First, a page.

“If suitably protected from extreme cold temperature, the garage or loft are just some of the options available to rehome a cylinder and possibility free up the old airing cupboard space for use as a shower, walk-in wardrobe or even to reinstate extra storage for bulky items such as towels, bedding or coats.

“Similarly, if you currently have a vented heating and hot water system with water tanks in the loft, you have the option to change to an unvented hot water cylinder and a heating system under a sealed primary water system arrangement which takes their water straight from the mains and accommodate the expansion of water within the products. Not only will this do away with the need for water tanks cluttering your loft space and the worry associated with open water storage, but may also boost the pressure of your system.”

  1. Rule Renewables In

“As demand on our energy supply continues to grow, the need to incorporate renewable technology into our homes remains on the cards. Opting for a solar thermal solar panel set-up can supply up to 60% of your hot water across the year, even in our not-so-sunny climate. Here the panels will do the hard work to harness energy from the sun and turn this into usable energy, but you still need to store the heated water ready for use.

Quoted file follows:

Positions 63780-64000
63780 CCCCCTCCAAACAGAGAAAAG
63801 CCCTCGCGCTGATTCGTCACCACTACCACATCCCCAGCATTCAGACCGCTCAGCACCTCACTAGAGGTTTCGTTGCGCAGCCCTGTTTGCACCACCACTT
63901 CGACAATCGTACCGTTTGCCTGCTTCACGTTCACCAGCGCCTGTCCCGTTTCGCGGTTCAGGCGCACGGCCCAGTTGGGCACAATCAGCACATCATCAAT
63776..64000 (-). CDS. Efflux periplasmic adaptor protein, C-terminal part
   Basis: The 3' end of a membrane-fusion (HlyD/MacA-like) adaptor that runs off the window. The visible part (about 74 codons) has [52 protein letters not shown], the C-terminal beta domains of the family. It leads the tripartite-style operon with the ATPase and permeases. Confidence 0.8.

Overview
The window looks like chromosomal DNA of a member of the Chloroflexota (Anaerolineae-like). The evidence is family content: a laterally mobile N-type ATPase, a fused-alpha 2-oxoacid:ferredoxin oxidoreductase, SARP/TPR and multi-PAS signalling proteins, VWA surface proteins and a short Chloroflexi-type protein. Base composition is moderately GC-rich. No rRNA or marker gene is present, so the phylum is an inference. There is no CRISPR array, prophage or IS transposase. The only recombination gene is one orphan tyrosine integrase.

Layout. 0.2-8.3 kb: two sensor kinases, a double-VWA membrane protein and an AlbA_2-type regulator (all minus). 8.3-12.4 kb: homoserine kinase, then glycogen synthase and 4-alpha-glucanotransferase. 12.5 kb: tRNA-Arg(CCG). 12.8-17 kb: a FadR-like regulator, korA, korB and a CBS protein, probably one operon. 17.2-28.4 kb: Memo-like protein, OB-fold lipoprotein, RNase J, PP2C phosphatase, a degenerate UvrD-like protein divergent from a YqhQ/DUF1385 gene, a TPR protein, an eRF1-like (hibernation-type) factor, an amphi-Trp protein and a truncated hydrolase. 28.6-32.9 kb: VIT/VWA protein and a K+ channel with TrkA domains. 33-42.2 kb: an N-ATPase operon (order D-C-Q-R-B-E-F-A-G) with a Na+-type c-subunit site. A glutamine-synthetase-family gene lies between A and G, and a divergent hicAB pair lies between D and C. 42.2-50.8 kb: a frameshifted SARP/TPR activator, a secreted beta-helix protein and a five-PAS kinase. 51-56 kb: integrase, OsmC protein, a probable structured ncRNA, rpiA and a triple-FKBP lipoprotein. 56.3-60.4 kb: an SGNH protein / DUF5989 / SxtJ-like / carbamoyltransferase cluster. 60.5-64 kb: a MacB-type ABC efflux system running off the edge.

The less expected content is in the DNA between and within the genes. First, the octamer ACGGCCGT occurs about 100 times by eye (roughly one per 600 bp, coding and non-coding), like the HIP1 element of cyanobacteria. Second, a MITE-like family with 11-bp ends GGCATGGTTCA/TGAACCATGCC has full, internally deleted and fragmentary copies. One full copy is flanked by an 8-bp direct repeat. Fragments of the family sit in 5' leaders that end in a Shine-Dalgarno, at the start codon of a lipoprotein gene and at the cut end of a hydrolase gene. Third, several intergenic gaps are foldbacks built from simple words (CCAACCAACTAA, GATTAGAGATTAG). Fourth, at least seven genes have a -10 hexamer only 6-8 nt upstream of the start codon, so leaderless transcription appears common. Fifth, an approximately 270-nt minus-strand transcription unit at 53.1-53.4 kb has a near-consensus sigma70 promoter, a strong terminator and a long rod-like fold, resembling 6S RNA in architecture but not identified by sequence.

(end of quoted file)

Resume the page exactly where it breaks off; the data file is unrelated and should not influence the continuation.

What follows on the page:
“In this case, you will need to opt for a twin coil cylinder. This will allow the water to be heated using solar gain where possible or topped up with a boiler or heat pump heated water when required. It is best to go for this option if you think you may decide on solar thermal in the future even if it is not an option straight away, as you’ll only need to make the change once in the long run.”

  1. Easy to Update

“If remaining with the same type of system as already exists – either vented or unvented – an update need not require much work. Some changes to the pipework layout may be necessary depending on the connection positions on the new cylinder. Upgrading the system controls, for example, the programmer would also give system efficiency improvements and the new cylinder itself will almost certainly be more efficient than the old due to improved insulation levels.

“Changing from a vent to an unvented system will involve more work, but will give the benefit of removing the cold-water feed cistern from the loft space and usually improving the hot water pressure available. This allows a greater variety of terminal fittings to be chosen and the ability to run multiple outlets at once. The Unvented system may also be quieter, due to the loft space tank filling noise being eliminated.

“After installing a new cylinder in a system, it is always recommended that the connecting pipework is checked for leaks when the water supply is switched on. This is particularly important in older properties and where existing pipework has been disturbed during installation.”

For further information and advice, visit the Hot Water Association at www.hotwater.org.uk